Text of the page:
SkillsFuture Credit scheme: 126,000 Singaporean users pick up new skills in the first year

The SkillsFuture Credit scheme, which was introduced last January for over two million people, has seen more than 126,000 Singaporeans picking up new skills in its first year.

Under the scheme, Singaporeans aged 25 and older were given an initial S$500 credit to pay for skills courses.

A banner of The SkillsFuture Credit scheme. Photo courtesy: skillsupgrade.ntuc.org

People learnt a diverse range of skills – from developing mobile applications to baking bread in the first year of this government scheme. About 63 percent of the SkillsFuture Credit users were aged 40 and older, said the statutory board.

The Information and communications technology (ICT) was the most popular training area across all age groups. Older Singaporeans tapped their credits to learn simple skills such as using basic computer functions, while younger Singaporeans enrolled for courses on emerging skills such as data analytics.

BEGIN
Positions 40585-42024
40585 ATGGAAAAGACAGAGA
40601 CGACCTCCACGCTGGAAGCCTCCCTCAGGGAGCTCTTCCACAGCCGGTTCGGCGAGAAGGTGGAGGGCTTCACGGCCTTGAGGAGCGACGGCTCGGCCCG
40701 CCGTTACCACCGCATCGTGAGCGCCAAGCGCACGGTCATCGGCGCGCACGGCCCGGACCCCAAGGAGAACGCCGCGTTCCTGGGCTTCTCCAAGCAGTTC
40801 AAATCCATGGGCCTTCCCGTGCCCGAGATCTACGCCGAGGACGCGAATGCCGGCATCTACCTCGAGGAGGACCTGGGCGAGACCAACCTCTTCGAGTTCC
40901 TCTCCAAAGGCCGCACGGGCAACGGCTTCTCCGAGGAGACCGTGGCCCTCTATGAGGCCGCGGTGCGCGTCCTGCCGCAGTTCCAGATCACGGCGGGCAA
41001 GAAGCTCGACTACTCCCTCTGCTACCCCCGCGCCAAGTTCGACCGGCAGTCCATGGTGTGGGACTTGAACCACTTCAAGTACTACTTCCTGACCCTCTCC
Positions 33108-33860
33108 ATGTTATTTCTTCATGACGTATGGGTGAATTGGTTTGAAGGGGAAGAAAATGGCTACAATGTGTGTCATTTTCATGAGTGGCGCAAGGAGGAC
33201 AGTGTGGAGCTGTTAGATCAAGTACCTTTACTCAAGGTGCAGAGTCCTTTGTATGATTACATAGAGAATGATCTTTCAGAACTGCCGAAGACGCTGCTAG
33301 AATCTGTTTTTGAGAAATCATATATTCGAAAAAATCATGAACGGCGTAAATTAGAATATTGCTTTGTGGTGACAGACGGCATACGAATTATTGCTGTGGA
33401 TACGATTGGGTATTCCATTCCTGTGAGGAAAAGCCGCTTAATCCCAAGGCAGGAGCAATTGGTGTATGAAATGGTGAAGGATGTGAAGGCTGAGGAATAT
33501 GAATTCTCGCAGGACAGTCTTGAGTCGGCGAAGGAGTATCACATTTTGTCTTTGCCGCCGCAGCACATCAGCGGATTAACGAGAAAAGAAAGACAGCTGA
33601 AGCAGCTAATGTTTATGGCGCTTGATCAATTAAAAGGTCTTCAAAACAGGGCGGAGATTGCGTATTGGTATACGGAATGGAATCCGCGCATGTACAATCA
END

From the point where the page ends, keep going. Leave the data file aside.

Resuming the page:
Minister for Education (Higher Education and Skills) Ong Ye Kung said he also signed up for an online course in data analytics but does not intend to claim the credits.

"It's 20 hours long and I am going through it slowly, whenever I have some time, such as when I am on the exercise machine," he said.

It's a refresher for him as data analytics, which used to be known as econometrics, was his undergraduate discipline.

Other popular training areas for Singaporeans include language skills, productivity and innovation, and security and investigation.

The credits do not expire and will be topped up periodically, so they can be accumulated for more expensive courses.

Author
Garima Kapil
Garima Kapil – Senior Writer

Garima Kapil has around five years of experience in the field of writing and editing. Specialised in writing, performing proof-reading and text editing functions along with content ideation; she has worked with leading e-commerce and as a freelancer. She writes on lifestyle, news, telecom, travel, education, healthcare, immigration, along with other subjects required as a full-time writer and freelancer. 

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